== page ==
The developers of a 500-space parking lot, 200 apartments, and possibly some retail and dining spaces in Jackson’s Fondren neighborhood have taken a small step forward in their mixed-use project.
Jason Watkins, one of the developers involved, said the project will strengthen the economic center of Fondren.
The plan addresses parking and housing, which are important to the continued success of Fondren’s business district, and does more, said Rebecca Garrison, executive director of Fondren Renaissance.
“It extends the footprint of the business district to the west where there are more opportunities for residential and mixed-use redevelopment,” she said.
The City of Jackson Planning Board recommended at its July 27 meeting that City Council approve the rezoning of 3012, 3016, 3024, 3032, 3038, and 3046 Oxford Ave. and 510, 518 and 524 Mitchell Ave. in Urban Town Center. Current zoning ranges from R-4 to Village Urbain.
The planning board also recommended that the council grant a special use permit for the nine parcels on Oxford Avenue and Mitchell Avenue plus 3009 N. State Street.
City Council will vote on the planning board’s recommendation at its August 15 meeting.
Watkins, one of the developers who is part of Whitney Place LLC, said the zoning change would align this stretch along Oxford Avenue and Mitchell Avenue with the Urban Downtown zoning designation for the rest of the center. – town of Fondren. “It would give us a set of (zoning) rules to follow,” he said.
Whitney Place LLC owns or has all nine buildings under contract, Watkins said. All are currently rental duplexes, some vacant and some rented. Rental duplexes represent a change from the days when structures were owner-occupied and primarily single-family dwellings.
Architects are still determining where the apartments would be located on the site, but some of those duplexes could be demolished, Watkins said.
“It really depends on what architects and apartment developers come up with as the best layout,” he said.
The apartments, which would be on par with the District Lofts, The Quarter House and the Meridian, will be built by an as-yet-unnamed developer, he said. “I think we should be able to announce apartment details shortly after the city council vote on rezoning,” Watkins said.
The Planning Board also recommended that a use permit be granted for a parking garage which the developers, consisting of Watkins, David Pharr and several others, plan to build behind the Fondren Strip on North State Street. The strip includes the Capri Theatre, Pearl tiki bar and Highball Lanes and other businesses.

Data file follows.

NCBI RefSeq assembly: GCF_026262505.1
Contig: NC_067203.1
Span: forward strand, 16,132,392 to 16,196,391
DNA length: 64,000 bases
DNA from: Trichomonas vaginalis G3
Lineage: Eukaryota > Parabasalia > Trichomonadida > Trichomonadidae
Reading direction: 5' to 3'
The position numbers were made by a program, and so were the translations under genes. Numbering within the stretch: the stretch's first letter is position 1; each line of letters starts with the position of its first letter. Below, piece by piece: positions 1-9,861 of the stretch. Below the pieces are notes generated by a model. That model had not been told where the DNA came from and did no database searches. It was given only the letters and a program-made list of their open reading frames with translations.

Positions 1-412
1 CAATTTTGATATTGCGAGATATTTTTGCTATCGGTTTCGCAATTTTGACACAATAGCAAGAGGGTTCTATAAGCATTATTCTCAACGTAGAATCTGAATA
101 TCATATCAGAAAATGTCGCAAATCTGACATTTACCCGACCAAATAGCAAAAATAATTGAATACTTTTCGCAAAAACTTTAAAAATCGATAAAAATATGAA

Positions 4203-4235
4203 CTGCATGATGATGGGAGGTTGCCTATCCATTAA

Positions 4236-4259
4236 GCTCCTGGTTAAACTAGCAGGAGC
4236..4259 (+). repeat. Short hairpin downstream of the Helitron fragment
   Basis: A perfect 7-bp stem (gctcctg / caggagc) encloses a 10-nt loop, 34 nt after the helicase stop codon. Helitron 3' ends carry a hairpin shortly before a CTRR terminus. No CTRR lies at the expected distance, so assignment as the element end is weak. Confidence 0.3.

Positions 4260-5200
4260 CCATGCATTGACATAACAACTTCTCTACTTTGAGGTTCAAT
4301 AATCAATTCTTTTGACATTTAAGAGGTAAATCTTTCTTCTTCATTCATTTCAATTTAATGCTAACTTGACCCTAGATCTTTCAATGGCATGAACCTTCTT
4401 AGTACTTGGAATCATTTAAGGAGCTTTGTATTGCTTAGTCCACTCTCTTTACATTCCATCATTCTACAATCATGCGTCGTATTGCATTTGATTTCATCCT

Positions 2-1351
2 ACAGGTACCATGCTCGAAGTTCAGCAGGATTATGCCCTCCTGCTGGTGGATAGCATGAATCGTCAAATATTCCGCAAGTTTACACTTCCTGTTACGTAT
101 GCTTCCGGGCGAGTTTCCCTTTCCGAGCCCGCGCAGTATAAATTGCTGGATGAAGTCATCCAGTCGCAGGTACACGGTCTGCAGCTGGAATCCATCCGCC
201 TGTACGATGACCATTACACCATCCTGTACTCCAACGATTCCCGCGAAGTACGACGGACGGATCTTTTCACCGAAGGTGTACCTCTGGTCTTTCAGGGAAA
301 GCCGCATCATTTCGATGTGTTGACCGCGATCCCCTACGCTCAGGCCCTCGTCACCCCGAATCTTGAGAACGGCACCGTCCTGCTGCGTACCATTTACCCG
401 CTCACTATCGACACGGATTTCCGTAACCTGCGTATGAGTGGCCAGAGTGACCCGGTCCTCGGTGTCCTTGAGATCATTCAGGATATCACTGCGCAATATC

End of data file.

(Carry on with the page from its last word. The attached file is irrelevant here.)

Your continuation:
Construction is expected to begin at the parking lot in late fall, assuming materials are available, Watkins said. It is expected to be partially open by spring 2023 and complete by next summer.
The parking lot, whose construction is estimated at 13 million dollars, is in the design phase.
Senate Bill 3150 authorized up to $20 million in bonds to be issued by the Hinds County Development Project Loan Fund “to assist in the development and construction of infrastructure improvements, including structured parking , and other enhancements associated with an entertainment development project”.
“The leadership of the state — the governor and the speaker of the House of Representatives — led it that way,” Watkins said. “They saw the need for this garage. It was their choice to help him in this way.
In February, the Hinds County Board of Supervisors approved the garage’s general concept and voted to move forward with the legislation.
“We have a few loose ends with the county regarding the structure of the loan agreement,” he said. “After that, the design phase will begin, and then construction, which will take six to nine months.”
Hinds County will own the garage once it is completed, Watkins said.
“It will be the county’s long-term asset,” he said. “We have no interest in owning the garage.”
Plans call for a professional management company to lease and operate the garage, Watkins said. As is the case in many cities, drivers will pay a fee to park in the garage.